Wednesday, December 21, 2011

Delhi In December: Behind The Veil Of Fog

It is December. The sun rises reluctantly from behind the fog. The leafless trees are standing still, their bare branches looking mysterious in the hazy morning landscape. On some days, the fog is so thick that when you look out of your window in the early morning, you don't see anything except layers and layers of it, giving the view a misty, dreamy look. The best place to be at this hour is under your cosy quilt, but very few can actually afford to do so. Children have to be forced out of their beds to be in time for their school. One can see hordes of them - bundled up in warm clothes- waiting at bus stops all over the city. You wonder how hard it will be for them to hold a pen with their numb fingers and actually write something in their notebooks. But kids in Delhi are made of sterner stuff. They manage to tackle the extremes in their city's weather with a nonchalance that often eludes their elders.

Around mid-morning, when the sun is finally out and shining-albeit weakly-it is a beautiful day. Dahlias and chrysanthemums are in bloom, their umpteen shades a feast for the eyes. Take a walk in a park, go to the market or just soak in the sun anywhere, it feels great to be outdoors. Those who are fortunate to have a patch of land outside their houses, make good use of it by growing seasonal vegetables in it. It is very refreshing to see green leaves of coriander, mustard, spinach and methi, huge heads of cauliflower and cabbage along with the leaves of carrots and radishes that are growing underground in your neighbourhood. When a kind neighbour sends her fresh produce over, you can see how good a really 'fresh' vegetable tastes.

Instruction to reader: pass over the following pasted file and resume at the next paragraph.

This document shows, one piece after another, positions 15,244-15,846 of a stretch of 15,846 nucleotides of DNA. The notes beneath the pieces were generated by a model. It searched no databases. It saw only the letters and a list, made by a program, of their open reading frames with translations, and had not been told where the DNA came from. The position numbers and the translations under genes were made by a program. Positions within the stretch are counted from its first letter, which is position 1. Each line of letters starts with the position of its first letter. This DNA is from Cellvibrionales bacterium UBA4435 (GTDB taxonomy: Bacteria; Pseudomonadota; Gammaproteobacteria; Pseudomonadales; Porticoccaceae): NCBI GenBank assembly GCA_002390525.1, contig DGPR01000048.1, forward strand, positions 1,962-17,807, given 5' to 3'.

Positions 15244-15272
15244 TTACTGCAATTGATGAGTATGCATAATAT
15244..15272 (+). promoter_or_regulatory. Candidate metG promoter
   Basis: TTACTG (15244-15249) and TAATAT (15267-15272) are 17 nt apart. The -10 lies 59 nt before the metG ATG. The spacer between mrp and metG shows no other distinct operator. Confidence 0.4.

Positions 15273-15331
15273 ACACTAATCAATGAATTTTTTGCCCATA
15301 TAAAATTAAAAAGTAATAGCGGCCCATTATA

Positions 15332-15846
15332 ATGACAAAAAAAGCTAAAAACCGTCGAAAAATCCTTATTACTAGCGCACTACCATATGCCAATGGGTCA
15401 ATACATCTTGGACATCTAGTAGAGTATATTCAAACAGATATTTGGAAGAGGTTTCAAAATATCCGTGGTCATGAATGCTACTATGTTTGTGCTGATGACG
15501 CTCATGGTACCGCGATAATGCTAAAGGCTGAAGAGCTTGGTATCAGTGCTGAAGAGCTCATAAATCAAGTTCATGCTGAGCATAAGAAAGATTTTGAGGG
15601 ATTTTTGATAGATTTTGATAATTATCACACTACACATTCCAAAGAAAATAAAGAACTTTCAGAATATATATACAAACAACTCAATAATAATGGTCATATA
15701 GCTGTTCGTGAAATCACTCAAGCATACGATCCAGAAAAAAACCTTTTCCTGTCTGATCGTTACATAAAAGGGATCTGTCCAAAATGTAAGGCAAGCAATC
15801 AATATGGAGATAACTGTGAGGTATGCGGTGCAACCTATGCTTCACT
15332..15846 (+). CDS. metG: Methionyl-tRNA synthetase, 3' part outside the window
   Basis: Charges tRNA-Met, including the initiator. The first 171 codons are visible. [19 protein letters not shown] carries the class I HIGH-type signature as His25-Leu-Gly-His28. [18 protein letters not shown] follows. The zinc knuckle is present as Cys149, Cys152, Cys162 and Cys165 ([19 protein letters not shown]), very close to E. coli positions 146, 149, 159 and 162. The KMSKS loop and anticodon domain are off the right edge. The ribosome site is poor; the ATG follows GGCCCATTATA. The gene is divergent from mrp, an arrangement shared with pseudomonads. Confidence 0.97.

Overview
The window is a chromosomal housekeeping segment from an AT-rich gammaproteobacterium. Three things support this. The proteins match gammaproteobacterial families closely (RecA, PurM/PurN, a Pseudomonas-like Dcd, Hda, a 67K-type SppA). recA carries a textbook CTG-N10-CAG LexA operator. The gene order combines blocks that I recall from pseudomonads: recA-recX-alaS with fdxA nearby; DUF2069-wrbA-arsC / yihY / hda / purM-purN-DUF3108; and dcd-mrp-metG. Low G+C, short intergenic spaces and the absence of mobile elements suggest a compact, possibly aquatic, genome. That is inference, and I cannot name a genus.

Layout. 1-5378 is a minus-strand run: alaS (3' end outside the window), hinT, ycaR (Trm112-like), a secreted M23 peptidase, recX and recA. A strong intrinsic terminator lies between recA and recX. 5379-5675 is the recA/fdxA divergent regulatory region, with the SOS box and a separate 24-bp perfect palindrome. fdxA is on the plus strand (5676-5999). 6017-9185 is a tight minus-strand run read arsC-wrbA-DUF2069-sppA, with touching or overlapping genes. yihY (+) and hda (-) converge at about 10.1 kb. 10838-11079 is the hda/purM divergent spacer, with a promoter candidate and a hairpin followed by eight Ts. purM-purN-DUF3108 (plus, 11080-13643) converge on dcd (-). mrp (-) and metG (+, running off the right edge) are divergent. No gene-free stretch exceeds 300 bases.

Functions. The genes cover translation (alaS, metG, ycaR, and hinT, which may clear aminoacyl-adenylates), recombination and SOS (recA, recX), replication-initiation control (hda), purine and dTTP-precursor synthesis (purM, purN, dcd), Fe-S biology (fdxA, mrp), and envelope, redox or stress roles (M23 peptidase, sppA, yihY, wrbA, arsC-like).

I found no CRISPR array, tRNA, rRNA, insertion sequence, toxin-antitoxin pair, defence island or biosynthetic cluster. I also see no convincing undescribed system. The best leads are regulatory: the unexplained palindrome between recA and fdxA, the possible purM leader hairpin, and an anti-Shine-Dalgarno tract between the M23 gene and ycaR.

A visit to the Sarojini Nagar market or Dilli Haat in the late morning/early afternoon is very tempting. While the latter is mostly frequented by lovers of handloom fabrics and handicrafts, the former is popular with the masses. Clothes, footwear, luggage, utensils, household items, gifts, groceries, vegetables, can find almost anything in the lanes and bylanes of this sprawling market. It is flooded with Christmas merchandise at this time of the year. Most of the goods available here are generally easy on one's pocket, making it a favoured destination of shoppers in South Delhi. The soft drink and ice-cream stalls are forgotten. Instead tiny shops selling tea are doing brisk business. And the spicy aloo-tikki has people queueing up outside a small shop that churns out the wonderful stuff. It is just right when one wants to take a break from the tough bargaining that is a part of shopping at the Sarojini Nagar market.

The sun begins to lose its warmth around dusk. It becomes dark quite early, and suddenly too. Time to get indoors and put on one's socks, mittens, mufflers, scarves, caps, sweaters...whatever. The concrete structures that our houses are, turn into ice-boxes in the absence of heating. Icy water gushes out of the taps, especially at night and early in the mornings. People who cannot tolerate this, find winters to be a difficult time. But, for those who are fine with it, this is the right season to be in Delhi. Barring a few very cold and sunless days, the daytime is usually pleasant.

Travelling in and out of Delhi by train or air? Now that's a different story. Seasoned travellers avoid Delhi during winter months if they can. But those who must visit Delhi or transit through it, find themselves completely at the mercy of the fog that seems to have its own mind. There are indefinite delays, flight diversions, missed connections, chaos at the airport and railway stations resulting in a lot of discomfort and uncertainty. This is one instance where nature makes us realize that it is in command, and we just have to bow to its wishes.